Given Bomber Crew’s bubble-headed, cutesy squad-mates, you might assume that the game is a light-hearted interpretation of aerial warfare. But in execution, the game plays like Memphis Belle reimagined with a cast of Fisher-Price Little People. While that might sound dishearteningly dissonant, you’ll have little time to focus on the appearance of your team since you’ll be preoccupied with making sure your bomber makes it back to base in one piece.
A journey through Bomber Crew’s campaign begins with a near-requisite tutorial that quickly throws you into the thick of things. You’ll be tasked with managing a squad of up to seven members, who each fulfill essential duties like piloting, navigation, repair, manning turrets, or repairing the inevitable equipment malfunctions and combat damage.
The control system is built around several different components. And while the interface isn’t immediately intuitive, you’ll soon master its nuances during the heat of battle. One of the most essential features of air command is handed with the ‘Y” button. This shifts between a tight view of your craft where you can check crew placement and a pulled back standpoint that shows adjacent enemies and navigational waypoints. Each perspective is a gateway to other input options.
When viewing the interior, you can reassign crew to positions around your Lancaster bomber, ordering the engineer to fix a faulty landing gear door or a gunner to move to the tail position to attack a fighter careening toward your rear. Interestingly, you can assign any member to a position around the bomber, but unless it’s their specialty, expect them to work in a limited capacity. One thing to remember is to never leave the pilot’s chair abandoned. If you do, you’ll likely find your bomber plunging toward the ocean or ground below.
Fortunately, Bomber Crew isn’t just about issuing orders, occasionally you’ll get in on the action. Navigation requires you to periodically scan the horizon for waypoints, while you’ll have to do the same to target your opponents’ aircraft. Dropping your payload on a target is especially satisfying. After making changes to elevation and trajectory, you’ll use a small on-screen window to determine when to release your 8,000-pound ‘blockbusters’. Smartly, you’re not tasked with gunning down every Messerschmitt that buzzes by, which would have conflicted with your duties to command.
When a crew member is selected, job-specific commands are shown on the button of the screen, permitting bombing specialists to open the bay door, ready a payload, and when a target aligns with a reticle, let loose with the explosives. For pilots, that means raising or lowering the landing gear and adjusting the elevation of the aircraft for bombing runs or to evade flak. Inevitably, crises will emerge, and you’ll habitually have more undertakings that hands to tackle the task.
And it’s here that Bomber Crew becomes remarkably intense, testing your ability to command under duress, much like FTL. During a simple reconnaissance mission, I was ambushed by a few enemy fighters, which led to the injury of my tail gunner, the depletion of ammo, the craft’s radar being incapacitated, and a fire aboard the back of the plane. In a moment of panic, I sent a crewman to repair the radar and he became ingulfed in flame as I realized that the fire needs to be extinguished first. Subsequently, I had to scramble to find someone who could reload the guns, as enemies peppered away at the plane.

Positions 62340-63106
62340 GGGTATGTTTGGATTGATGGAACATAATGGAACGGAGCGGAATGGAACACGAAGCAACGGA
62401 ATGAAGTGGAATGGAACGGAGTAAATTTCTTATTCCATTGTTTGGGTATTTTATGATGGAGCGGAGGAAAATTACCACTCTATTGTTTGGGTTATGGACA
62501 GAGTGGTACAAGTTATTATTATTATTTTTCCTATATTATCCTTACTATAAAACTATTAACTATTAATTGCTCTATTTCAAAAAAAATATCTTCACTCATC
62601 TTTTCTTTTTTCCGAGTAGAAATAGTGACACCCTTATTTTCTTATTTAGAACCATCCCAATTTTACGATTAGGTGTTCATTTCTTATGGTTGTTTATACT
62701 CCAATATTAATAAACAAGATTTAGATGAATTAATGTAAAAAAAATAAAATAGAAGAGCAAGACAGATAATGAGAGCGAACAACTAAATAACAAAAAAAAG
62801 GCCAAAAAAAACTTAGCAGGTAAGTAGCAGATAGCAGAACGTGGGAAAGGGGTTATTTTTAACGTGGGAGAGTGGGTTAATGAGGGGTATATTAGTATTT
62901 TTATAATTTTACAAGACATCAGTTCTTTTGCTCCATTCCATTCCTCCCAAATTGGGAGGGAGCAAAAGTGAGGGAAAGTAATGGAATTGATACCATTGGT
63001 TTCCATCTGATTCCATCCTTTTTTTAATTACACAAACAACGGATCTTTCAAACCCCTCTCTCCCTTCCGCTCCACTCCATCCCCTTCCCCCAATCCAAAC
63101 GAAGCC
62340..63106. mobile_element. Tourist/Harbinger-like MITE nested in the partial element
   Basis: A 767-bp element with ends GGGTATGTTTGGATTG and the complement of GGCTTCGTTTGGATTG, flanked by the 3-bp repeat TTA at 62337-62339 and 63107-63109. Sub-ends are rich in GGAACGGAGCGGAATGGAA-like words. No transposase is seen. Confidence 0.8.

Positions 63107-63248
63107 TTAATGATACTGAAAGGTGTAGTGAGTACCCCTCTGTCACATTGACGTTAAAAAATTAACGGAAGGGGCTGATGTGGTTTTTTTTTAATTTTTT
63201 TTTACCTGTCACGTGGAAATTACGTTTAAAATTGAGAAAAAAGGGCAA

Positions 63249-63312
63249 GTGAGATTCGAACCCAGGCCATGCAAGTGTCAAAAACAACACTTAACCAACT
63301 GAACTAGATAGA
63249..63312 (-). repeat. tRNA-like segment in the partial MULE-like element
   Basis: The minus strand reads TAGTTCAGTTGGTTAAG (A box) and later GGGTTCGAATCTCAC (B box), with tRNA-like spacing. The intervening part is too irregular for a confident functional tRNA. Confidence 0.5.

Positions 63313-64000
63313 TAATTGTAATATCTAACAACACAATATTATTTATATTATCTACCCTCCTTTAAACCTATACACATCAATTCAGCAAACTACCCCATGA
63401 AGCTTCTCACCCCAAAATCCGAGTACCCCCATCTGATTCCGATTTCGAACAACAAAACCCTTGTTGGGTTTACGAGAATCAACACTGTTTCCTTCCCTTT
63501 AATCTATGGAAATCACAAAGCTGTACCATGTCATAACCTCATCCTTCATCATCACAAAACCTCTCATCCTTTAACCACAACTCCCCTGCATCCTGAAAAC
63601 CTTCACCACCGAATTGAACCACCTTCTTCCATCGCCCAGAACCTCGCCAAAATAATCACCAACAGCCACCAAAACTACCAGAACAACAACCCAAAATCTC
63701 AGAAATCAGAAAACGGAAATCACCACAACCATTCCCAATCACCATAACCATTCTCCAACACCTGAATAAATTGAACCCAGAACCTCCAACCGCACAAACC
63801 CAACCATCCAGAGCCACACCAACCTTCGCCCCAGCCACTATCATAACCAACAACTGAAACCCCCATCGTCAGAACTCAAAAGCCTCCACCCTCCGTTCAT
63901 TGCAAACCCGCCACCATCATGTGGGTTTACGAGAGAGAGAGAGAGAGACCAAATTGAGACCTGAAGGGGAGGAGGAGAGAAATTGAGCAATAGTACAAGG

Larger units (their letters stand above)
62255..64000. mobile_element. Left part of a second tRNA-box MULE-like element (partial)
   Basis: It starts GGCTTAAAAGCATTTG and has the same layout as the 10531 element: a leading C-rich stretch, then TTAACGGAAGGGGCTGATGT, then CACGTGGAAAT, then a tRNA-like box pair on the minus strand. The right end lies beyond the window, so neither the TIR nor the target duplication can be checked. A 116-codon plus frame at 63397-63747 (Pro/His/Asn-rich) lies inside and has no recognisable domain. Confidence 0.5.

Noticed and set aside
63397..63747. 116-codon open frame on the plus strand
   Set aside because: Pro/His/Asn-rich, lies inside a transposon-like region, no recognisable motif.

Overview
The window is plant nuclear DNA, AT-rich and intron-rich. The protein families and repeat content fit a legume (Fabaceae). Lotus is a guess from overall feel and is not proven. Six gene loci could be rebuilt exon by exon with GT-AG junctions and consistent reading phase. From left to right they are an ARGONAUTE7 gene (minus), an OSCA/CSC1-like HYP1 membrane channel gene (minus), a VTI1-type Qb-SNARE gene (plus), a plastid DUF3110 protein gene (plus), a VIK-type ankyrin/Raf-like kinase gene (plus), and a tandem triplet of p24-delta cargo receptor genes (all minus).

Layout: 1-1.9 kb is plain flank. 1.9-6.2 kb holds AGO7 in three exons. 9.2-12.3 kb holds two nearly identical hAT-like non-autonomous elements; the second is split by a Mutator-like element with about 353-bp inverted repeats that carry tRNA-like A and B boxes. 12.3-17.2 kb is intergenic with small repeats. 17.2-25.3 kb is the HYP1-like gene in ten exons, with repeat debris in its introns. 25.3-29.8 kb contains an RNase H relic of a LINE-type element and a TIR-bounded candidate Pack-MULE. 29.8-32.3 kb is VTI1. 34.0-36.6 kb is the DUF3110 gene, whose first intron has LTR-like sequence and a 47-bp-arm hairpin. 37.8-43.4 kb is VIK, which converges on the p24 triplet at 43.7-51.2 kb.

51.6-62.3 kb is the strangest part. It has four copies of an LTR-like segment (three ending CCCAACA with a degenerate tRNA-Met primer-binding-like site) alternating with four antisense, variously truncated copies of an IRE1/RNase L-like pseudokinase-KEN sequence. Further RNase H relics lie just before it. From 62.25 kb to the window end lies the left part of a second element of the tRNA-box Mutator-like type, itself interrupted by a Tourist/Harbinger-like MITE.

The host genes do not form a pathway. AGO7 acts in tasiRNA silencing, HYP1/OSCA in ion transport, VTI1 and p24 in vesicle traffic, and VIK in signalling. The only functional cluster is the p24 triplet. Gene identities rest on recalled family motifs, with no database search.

These frenzied situations are commonplace across Bomber Crew’s selectable missions, whether you are attempting to photograph an enemy sea vessel, bombarding an enemy asset, or undertaking a search and rescue. these moments feel especially chaotic because they’re usually bookended with tranquil take-offs and landings. As such, your assignments have a cinematic feel, with fleeting moments of tranquility upended by the staccato crack of enemy machine gun fire. Inevitably, a cacophony ensures with klaxons sounding, radio chatter is traded, and the game’s orchestral swells intensifying. Make it back to the Royal Air Force base and a sense of calmness will return, with the gentle chirping of birds replacing he ruckus of air combat.
Although Bomber Crew’s reproduction of aerial warfare is proficient, the game’s ambitions of cultivating empathy for your squad isn’t. Sure, the title offers a memorial wall where you can view the names of all the valiant teammates who perished. And in a nod to Saving Private Ryan, which crew member is given a single line of backstory revealing their vocation before the war. But the difficulty of missions means that Bomber Crew will be a mill for new enlistees and you’ll be lucky to see a member make it through four missions. So many recruits will become fodder that it’s unlikely you’ll develop at attachment of a sense of grief when you lose a member.
Memories or at least emergent narratives are made collectively. You’ll remember the time your Lancaster hobbled home with two engines destroyed, or the time your team was successful in destroying a factory but was brought down when a hornet’s nest of fighters appeared. These moments of narrow victory and patriotic sacrifice are Bomber Crew’s dividends. While they might star stout little airmen and airwomen with scant personality, the message of a tight-knit team functioning as a unit isn’t lost.
Bomber Crew was played on the Switch with review code provided by the publisher.
Platform: Switch, also available on PlayStation 4, Xbox One, previously on PC
Developers: Runner Duck
Publisher: Curve Digital
Release date: July 10th, 2018
Launch Price: $14.99 from the Nintendo eShop, currently on sale for $11.99